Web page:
Blue Notes

Joey D and Van the Man Come Together in a Jazz/Blues Summit

Smoke 'em if ya got 'em: Van Morrison and Joey DeFrancesco
Smoke 'em if ya got 'em: Van Morrison and Joey DeFrancesco Photo by Richard Wade/Courtesy of Legacy Recordings
Sometimes, a musical collaboration between two artists making a record together involves years of planning, fraught prior negotiations, and in-studio conflict. And sometimes…not.

The latter seems to have been the case for multi-faceted classic rocker Van Morrison and Joey DeFrancesco, contemporary master of the Hammond B-3 organ. The pair’s new record, You’re Driving Me Crazy (Exile/Legacy) features 15 tracks that cover jazz and blues standards (“Miss Otis Regrets,” “The Things I Used to Do,” “Everyday I Have the Blues”) along with a few tunes from Morrison’s own catalog (“Have I Told You Lately,” “Magic Time,” “Close Enough for Jazz”).

click to enlarge COVER BY EXLIE/LEGACY
Cover by Exlie/Legacy
“I met Van briefly a couple of times, and then his management contacted my management about working together, and that sounded cool,” DeFrancesco says. “We picked the songs together, but it was his call. There were some songs we knew about at the beginning, but then when we got in the studio, we just started calling tunes. And we did ten tracks the first day and five the next.”

DeFrancesco got a co-producer credit, and they used his regular band of Dan Wilson (guitar), Michael Ode (drums), and Troy Roberts (sax). Morrison added some of his own sax playing, and DeFrancesco his second instrument, trumpet. What the listener will hear, according to the organist, is mostly first takes.

Of course, phrases like “great to work with,” “friendly and accommodating,” and “calm and collaborative” are not often used in written descriptions of Morrison over the decades. Words like “prickly,” “controlling,” and “aloof” are often among more kind terms. However, his collaborator here says nothing could be further from the truth, based on his first-hand experience.

“It was great. Van definitely has a certain direction he wants to go in, but he’s also very open, and a real music lover,” DeFrancesco says. “Once he was comfortable with the situation and everything was flowing, it went smooth. It was very easy, and he’s open to suggestions.”

Morrison has long showcased his love of jazz, putting in jazz harmonies, melodies, and sophistication even among his biggest “rock” records like Astral Weeks, Moondance, Tupelo Honey, and St. Dominic’s Preview.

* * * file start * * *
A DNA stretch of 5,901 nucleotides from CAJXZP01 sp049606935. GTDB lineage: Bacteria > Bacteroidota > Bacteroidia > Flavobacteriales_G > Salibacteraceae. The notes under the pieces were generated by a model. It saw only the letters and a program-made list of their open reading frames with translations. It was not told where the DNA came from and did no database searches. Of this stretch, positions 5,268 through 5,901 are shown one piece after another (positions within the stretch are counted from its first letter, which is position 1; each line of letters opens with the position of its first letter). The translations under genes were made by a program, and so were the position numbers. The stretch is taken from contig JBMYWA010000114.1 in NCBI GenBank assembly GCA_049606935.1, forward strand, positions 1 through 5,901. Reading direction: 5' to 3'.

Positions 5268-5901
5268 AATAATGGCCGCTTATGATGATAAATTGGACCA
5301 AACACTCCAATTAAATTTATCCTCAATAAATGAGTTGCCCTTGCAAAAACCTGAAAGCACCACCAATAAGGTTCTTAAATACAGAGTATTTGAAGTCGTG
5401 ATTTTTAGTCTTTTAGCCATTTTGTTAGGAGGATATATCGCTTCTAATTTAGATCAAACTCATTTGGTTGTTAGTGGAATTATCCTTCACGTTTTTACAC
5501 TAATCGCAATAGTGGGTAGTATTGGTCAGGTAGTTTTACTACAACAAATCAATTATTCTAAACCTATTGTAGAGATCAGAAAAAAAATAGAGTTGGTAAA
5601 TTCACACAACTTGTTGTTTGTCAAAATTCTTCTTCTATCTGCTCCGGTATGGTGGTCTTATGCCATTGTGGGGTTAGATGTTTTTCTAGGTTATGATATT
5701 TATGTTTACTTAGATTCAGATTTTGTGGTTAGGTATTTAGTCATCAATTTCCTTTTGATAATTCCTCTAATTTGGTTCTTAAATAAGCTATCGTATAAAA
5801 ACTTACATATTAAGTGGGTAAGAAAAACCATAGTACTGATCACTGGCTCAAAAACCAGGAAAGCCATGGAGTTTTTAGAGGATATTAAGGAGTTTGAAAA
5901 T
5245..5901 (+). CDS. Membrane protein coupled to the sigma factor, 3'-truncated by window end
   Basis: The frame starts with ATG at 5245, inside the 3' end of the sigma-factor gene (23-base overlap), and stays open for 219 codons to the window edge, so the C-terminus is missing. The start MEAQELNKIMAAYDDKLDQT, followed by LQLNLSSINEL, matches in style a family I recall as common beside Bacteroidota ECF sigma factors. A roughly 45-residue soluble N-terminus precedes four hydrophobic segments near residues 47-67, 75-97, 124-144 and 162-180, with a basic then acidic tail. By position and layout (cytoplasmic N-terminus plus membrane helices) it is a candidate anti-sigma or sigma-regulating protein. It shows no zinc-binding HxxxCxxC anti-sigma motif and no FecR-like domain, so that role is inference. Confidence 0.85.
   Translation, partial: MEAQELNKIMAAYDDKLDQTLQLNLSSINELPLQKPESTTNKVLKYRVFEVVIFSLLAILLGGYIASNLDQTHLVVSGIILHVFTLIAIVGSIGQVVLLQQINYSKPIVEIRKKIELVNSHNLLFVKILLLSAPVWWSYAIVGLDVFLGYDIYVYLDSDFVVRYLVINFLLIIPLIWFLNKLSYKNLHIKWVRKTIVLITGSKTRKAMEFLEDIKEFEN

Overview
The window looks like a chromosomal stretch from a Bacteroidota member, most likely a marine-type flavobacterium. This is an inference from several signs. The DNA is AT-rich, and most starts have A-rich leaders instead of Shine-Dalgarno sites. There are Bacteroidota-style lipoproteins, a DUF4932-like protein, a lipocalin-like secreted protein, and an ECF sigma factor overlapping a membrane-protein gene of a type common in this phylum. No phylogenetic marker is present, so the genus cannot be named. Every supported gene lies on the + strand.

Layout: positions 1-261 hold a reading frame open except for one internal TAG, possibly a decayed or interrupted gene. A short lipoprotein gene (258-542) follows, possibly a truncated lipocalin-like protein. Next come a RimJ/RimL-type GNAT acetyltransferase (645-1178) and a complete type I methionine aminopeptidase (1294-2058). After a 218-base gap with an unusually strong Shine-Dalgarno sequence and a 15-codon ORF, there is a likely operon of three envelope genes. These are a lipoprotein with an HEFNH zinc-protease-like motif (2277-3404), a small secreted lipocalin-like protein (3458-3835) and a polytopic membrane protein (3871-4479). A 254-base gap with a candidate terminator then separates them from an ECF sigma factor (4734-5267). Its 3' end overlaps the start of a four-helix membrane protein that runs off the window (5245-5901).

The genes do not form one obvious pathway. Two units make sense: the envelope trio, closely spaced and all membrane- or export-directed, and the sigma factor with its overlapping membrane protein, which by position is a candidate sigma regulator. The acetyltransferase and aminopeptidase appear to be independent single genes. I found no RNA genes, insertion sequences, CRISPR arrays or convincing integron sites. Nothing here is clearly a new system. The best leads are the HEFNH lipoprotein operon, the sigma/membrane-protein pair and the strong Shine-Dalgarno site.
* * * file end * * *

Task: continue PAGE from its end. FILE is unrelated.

As for DeFrancesco, his career in jazz is fairly storied by this point. He’s usually credited with spearheading a revival of interest in the Hammond B-3 organ that counts Jimmy Smith, Brother Jack McDuff, Richard “Groove” Holmes, and Dr. Lonnie Liston Smith as its masters. He signed his first record deal at the age of 16, and in addition to his own solo career, DeFrancesco has played with the likes of Miles Davis, Ray Charles, Bette Midler, and Jimmy Smith himself. He also hosts Organized, a weekly program on SiriusXM radio dedicated to playing the music made on his favorite instrument.

The story of the electric organ invention of Laurens Hammond and John Hanert (with the B-3 model in production from 1954-74) is fascinating on its own. The B-3’s distinctive sound was originally aimed toward churches who could not afford large pipe organs for services. But soon jazz, funk, and even rock musicians like Gregg Allman and Steve Winwood took a big liking to the instrument.

And while there have been attempts to make similar sounding organs (some under the “Hammond” moniker) and recreate the sound with transistor and digital efforts, the tonewheel-based organs in the original production run are the most sought after.

“The ones made from 1963 through 1973 were really the best ones. I know a lot of people associate the organ with church, but that’s changing,” DeFrancesco offers. “But it’s interesting to me that a lot of people will still say ‘Hammond’ organ in a way they wouldn’t [notate] the manufacturers of other instruments. There are actually a lot of instruments that have the B-3 sound, and a lot of people are saying let’s just call it an organ going forward.”

He also notes that playing the organ has unexpectedly helped him with his trumpet breathing work, as he often exhales when his hands are on the keys and inhaling when he takes them off.

In conjunction with the record release, AXS TV has been showing a full concert that the group did in front of a live audience at the San Francisco Jazz Center. But for those in the U.S. who would like to see the show, you’re out of luck. DeFrancesco notes they’ve played three shows in England with three more planned in Ireland, and that’s all that’s on the books for the Van Morrison collaboration.

But Joey DeFrancesco says he’s very excited about an upcoming project. Very. He’s just…well…being tight-lipped at the moment.

“I can’t talk about it yet, but I’m working on a project that will be very, very cool. And sooner than later, it will be announced,” he says slyly. “It’s going to be a big surprise!”
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Bob Ruggiero has been writing about music, books, visual arts and entertainment for the Houston Press since 1997, with an emphasis on classic rock. He used to have an incredible and luxurious mullet in college as well. He is the author of the band biography Slippin’ Out of Darkness: The Story of WAR.
Contact: Bob Ruggiero